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3) Comment on the title of Riders to the Sea. 

Ans: The title of J. M. Synge's Riders to the Sea is quite significant in so far as it leads us into the heart of the principal theme or motif of the play, namely, the conflict between man and sea. Though the "Riders" mentioned in the title are Maurya's fifth and sixth sons as the play's action depicts, Maurya's reminiscences of the other deaths suggest that her husband, father-in-law, four other sons and all husbands and sons of all other Mauryas are very similar riders to the sea which remains very much living in the background and in the minds and talks of the Aran islanders. 

4) Consider Riders to the Sea a Greek tragedy.

Ans: J. M. Synge's Riders to the Sea is a tragedy that presents a world in which death is common and life only symbolizes man's helplessness and pathetic surrender to his fate. But even then the characters face the challenge and rise to the heroic grandeur in facing it. The tragic protagonist Maurya symbolizes humanity in the true Aristotelian sense and arouses pity and fear in us. The play gives a strong sense of fate in the classical sense and it has something of the simplicity and depth of much Greek drama, where the conditions of the essential conflict are known and accepted as an aspect of the human situation.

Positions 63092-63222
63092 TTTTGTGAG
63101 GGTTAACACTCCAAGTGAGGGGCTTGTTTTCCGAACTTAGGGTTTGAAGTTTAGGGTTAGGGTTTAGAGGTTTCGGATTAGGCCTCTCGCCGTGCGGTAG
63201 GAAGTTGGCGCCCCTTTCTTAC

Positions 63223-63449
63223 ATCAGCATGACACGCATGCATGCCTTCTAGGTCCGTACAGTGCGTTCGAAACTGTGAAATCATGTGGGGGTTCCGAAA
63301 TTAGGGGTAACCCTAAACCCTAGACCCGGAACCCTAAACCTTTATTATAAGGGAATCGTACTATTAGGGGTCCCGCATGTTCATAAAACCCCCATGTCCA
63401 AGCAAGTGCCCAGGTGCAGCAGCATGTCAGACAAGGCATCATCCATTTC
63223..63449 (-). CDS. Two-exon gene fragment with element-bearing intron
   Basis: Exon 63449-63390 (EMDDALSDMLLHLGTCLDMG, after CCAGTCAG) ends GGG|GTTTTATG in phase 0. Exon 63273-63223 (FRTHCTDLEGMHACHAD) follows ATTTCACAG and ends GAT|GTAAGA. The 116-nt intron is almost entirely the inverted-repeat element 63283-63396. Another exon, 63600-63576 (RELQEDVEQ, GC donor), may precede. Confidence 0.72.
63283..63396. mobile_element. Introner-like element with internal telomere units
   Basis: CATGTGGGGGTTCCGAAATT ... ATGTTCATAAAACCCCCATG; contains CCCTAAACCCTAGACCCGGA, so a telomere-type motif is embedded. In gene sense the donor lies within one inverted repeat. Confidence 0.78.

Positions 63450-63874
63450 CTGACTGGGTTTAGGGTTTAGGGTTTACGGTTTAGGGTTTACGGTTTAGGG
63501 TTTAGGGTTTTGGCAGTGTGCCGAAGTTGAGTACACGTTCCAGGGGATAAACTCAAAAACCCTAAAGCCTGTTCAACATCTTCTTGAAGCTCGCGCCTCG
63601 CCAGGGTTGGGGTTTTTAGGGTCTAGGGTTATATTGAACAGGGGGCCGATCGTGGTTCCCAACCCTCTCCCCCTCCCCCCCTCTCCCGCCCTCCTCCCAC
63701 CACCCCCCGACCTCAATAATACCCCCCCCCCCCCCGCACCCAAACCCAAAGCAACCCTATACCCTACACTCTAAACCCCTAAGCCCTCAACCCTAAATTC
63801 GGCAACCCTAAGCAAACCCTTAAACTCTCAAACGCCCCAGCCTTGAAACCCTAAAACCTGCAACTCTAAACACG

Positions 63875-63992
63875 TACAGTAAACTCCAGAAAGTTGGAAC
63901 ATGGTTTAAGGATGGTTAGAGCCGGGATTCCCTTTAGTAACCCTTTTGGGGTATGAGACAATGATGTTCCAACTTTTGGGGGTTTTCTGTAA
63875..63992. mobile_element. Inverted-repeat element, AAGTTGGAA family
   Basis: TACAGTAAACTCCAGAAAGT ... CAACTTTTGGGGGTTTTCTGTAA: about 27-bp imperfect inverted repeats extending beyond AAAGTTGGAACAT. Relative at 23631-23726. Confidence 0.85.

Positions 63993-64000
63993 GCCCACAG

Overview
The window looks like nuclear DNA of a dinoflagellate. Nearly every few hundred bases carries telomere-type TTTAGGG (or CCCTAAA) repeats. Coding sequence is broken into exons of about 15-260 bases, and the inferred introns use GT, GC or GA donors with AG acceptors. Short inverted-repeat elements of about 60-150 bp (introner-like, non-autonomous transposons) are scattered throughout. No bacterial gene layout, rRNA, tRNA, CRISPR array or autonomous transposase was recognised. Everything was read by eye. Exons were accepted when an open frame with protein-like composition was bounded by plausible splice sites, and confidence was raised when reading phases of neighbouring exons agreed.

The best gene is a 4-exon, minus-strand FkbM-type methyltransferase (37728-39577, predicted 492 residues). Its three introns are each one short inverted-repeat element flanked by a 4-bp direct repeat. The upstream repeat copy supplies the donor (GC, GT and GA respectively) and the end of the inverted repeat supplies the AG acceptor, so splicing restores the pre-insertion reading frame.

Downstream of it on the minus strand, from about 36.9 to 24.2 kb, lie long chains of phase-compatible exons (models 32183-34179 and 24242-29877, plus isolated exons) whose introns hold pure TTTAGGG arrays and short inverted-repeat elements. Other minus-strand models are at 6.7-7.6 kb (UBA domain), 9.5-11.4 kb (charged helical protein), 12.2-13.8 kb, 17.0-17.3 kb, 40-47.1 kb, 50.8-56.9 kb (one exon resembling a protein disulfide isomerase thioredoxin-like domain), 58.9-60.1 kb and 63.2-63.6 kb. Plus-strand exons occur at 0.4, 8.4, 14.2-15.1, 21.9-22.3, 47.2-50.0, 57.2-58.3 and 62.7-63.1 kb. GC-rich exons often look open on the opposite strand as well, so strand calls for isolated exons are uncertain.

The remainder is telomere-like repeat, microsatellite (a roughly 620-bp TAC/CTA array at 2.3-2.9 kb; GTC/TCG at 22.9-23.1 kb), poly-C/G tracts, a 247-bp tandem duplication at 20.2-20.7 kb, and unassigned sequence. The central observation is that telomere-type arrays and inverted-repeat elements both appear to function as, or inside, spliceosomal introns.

5) Consider Maurya as a tragic character. 

Ans: A tragic protagonist suffers and is ultimately crushed by the mighty forces against which he or she struggles, but till the very end he or she holds his or her head high with a dignified calm that fills our mind with a sense of human courage and dignity. It is in this sense that Maurya, a poor Irish peasant woman in Synge's Riders to the Sea attains the level of a tragic character. With her almost heroic self-control, stoic endurance and fortitude she becomes the archetypal mother-figure who is very much capable of facing the frowns of Fate and gives us a sense of assurance about the fundamental dignity of man.